Grant: $471,887 - National Institutes of Health - Sep. 21, 2009
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Award Description: ADPKD is a common cause of end stage renal disease (ESRD) and, hence, is of significant medical importance and economic burden. A number of different potential therapies are now in Phase III trials with the prospects for an effective therapy in the next few years. At present, ADPKD is diagnosed by imaging methods (ultrasound, CT and MRI). While these are reliable in older individuals they are less certain in the younger, presymptomatic individuals that will be targeted for therapy. Molecular methods can also diagnose ADPKD by sequencing of PKD1 and PKD2, but this test is expensive and only generates definite results in two thirds of cases. A protein based test utilizing urine would be of particular utility if it had a high level of sensitivity and specificity. Our recent studies have shown that the ADPKD proteins polycystin-1 and -2, plus the ARPKD protein, fibrocystin are abundant in particular urinary vesicles from the multivesicular body pathway, PKD exosome-like vesicles (PKD-ELVs). We propose here to characterize the proteins in PKD-ELVs in an experimental system expressing or depleted for polycystin-1 or -2. Second, the PKD-ELV proteins of normal and presymptomatic PKD1 patients will be compared. Utilizing this data, we propose to develop a PKD-ELV based assay to allow early diagnostics of ADPKD patients. PUBLIC HEALTH RELEVANCE: Autosomal dominant polycystic kidney disease is a common hereditary renal disease affecting 1:400 to 1:800 individuals. This is a disease where many hundreds of tiny cysts develop in the kidney, slowly enlarging as the affect individual gets older. Eventually, at an average age of 54 yrs, for the commonest form of the disease PKD1, the kidney fails and the patient has to be dialyzed or undergo renal transplantation. At the moment, there are multiple therapies in clinical trials that show promise in slowing this disease. Ideally, therapy should be started before there is much renal damage. Unfortunately diagnosis depends on family history and direct imaging of the kidney for cysts by ultrasound or MRI scanning and then the diagnosis is confirmed by DNA sequencing of the genes involved PKD1 and PKD2. Neither of these are cheap or easy to interpret. We have recently shown that there is a population of small vesicular structures in human urine, called exosome-like vesicles, which are rich in the protein products of the genes involved in polycystic kidney disease, PC1 and PC2. We wish to investigate the protein composition of these in healthy individuals and individuals with PKD1. We think that we may be able to see significant differences in the exosome-like vesicles from PKD1 individuals and healthy age matched controls. These differences will be utilized in the development of a urine based test for autosomal dominant polycystic kidney disease. This would allow the very early diagnosis of the disease, without imaging or expensive DNA analysis, in the individuals most likely to benefit from treatment.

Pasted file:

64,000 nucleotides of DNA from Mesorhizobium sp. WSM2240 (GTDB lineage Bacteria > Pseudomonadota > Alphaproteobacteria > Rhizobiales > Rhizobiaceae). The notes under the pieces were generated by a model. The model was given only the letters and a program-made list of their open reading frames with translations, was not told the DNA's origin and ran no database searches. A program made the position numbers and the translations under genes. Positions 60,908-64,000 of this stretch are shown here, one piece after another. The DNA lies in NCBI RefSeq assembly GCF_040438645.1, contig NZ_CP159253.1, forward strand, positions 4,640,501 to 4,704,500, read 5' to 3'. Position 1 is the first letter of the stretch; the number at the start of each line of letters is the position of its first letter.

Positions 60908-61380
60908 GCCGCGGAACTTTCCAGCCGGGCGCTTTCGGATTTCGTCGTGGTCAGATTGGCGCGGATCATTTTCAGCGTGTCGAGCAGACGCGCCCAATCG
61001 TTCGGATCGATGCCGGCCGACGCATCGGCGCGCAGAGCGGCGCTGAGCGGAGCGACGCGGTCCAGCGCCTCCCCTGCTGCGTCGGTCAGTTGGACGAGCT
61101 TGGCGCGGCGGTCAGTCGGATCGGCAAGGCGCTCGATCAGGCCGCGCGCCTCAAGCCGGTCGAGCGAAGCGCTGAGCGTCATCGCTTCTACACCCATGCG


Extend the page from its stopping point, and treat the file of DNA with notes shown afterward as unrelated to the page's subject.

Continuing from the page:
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This award's data was last updated on Sep. 21, 2009. Help expand these official descriptions using the wiki below.